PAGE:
School Days = Chemin-d'ecole Summary & Study Guide

Patrick Chamoiseau
This Study Guide consists of chapter summaries, quotes, character analysis, themes, and more - everything you need to sharpen your knowledge of School Days = Chemin-d'ecole.
This section contains 701 words
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School Days = Chemin-d'ecole Summary & Study Guide Description

School Days = Chemin-d'ecole Summary & Study Guide includes comprehensive information and analysis to help you understand the book. This study guide contains the following sections:

This detailed literature summary also contains Topics for Discussion on School Days = Chemin-d'ecole by Patrick Chamoiseau.

School Days is the story of the author's first year at school on the Caribbean island of Martinique. The little boy longs for school, but when he finally gets to go he finds that it is not what he hoped. At school he is expected to cast off everything Creole to embrace the French language and culture, which is supposedly the culture of his "betters." He is made to feel ashamed of Creole. Eventually, his teacher gives up on all but his favorite students, treating the others with undisguised racism. The little boy only manages to survive his school years by discovering his passion for books and literature.

The little black boy longs to go to school so that he will not be left out. He has seen his older siblings go and wants to join them. His mother buys him a satchel to quiet him down, and he uses the chalk inside it to draw all over the communal hallway in the apartment building. When he finally does get to go to nursery, the little boy is thrilled. He soon finds that he loves learning, singing songs and reciting the alphabet. He loves pleasing his nursery teacher, Mam Salinière, by impressing her with the things he has learned.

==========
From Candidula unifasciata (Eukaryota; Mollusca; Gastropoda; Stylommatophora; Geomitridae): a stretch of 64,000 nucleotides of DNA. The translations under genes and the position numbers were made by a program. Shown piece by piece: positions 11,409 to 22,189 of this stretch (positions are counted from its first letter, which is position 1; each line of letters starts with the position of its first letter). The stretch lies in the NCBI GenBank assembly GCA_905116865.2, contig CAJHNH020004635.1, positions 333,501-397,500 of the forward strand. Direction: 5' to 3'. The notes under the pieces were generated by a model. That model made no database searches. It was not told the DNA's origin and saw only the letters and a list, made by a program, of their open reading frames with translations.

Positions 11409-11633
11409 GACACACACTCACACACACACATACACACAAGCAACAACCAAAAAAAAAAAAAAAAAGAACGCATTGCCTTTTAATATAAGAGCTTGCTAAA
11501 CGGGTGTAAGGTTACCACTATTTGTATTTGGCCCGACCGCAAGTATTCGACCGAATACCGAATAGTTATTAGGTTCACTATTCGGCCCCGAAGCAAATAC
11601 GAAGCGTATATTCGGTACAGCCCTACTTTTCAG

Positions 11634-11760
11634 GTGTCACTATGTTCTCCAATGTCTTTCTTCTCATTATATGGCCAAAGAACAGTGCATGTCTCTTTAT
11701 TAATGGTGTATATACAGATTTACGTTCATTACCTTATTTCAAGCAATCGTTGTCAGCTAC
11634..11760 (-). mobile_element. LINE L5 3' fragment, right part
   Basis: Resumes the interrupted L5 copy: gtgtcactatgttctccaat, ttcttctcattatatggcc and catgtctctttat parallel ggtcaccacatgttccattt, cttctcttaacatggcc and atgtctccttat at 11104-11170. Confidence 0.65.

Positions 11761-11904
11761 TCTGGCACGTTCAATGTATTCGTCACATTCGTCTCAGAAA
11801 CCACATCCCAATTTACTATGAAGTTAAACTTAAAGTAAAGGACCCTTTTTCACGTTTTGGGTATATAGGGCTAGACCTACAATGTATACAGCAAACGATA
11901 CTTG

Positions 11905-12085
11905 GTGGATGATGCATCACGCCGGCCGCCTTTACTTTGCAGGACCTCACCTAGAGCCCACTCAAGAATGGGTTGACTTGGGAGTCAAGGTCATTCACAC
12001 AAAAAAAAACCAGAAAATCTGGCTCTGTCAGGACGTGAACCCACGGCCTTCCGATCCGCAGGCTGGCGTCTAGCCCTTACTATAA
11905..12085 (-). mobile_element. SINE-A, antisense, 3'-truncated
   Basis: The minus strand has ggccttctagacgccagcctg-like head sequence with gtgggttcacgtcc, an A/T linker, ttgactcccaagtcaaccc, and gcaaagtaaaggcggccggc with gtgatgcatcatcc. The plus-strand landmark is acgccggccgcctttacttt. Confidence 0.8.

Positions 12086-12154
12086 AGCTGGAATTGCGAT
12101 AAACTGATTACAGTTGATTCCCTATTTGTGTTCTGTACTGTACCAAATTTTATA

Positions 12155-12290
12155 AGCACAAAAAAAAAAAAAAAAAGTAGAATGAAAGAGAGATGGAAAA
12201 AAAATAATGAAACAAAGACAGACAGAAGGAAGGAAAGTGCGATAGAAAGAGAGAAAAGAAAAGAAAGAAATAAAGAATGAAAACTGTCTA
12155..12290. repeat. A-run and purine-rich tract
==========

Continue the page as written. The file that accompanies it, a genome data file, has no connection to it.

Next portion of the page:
However, one day his older brother lets slip that he does not actually go to a proper school. Suddenly the little boy feels left out again, and so, to his mother's consternation, he begins to beg for school once more.

Eventually the boy's wish comes true, but he soon finds that school is not what he thought it would be. The teachers are cold and unsupportive, and he is expected to speak French. He is told that the Creole culture is barbaric and that he needs to leave it behind to embrace French culture instead. The Teacher shouts at and whips any boys who make mistakes in their French, and soon the pupils are too frightened to use either French or Creole. They remain silent in class whenever possible. It soon becomes apparent that the Teacher has his favorites and that he is unashamedly racist in choosing them.

There is one boy in his class who the little boy admires. Big Bellybutton has a defiant spirit that is never broken, even by the school bullies. One day Big Bellybutton brings a snake's head to school to frighten the bullies. The teachers are appalled and Big Bellybutton is beaten in front of the class by his father. When the bully attacks again, Big Bellybutton fights back, and the two have it out after school. The little boy admires Big Bellybutton's bravery and tells his mother that he is old enough to walk to and from school on his own now. As the little boy explores more of the town on his walks, he becomes aware of the craze for marbles that has gripped the other children. He enjoys joining in, even if it means being punished by his mother when he comes home late.

As the teachers try to tell the children about European fairy tales and French culture, in the playground Big Bellybutton tells them about Creole magic and zombies. When the teachers introduce powdered milk from France in an attempt to combat "malnutrition," the children throw their milk into nearby streams as they tell each other stories about the magical Creole ingredients the adults must be putting in it. The children try to use Creole sorcery to curse their Teacher and believe that they have managed it when he takes time off ill. A substitute teacher comes in, who tries to tell them about their African roots and make them proud to be black. The children do not understand his world view any more than they do their normal teacher's.

Eventually, the Teacher gives up on all but his favorite pupils. Big Bellybutton has also given up, and so would the little boy, if he hadn't discovered his love of books and literature. This gives him the drive he needs to keep paying attention in school. He is motivated by the desire to read and write books one day. This drive is what helps him to survive his school days.

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This section contains 701 words
(approx. 2 pages at 400 words per page)
Buy the School Days = Chemin-d'ecole Study Guide
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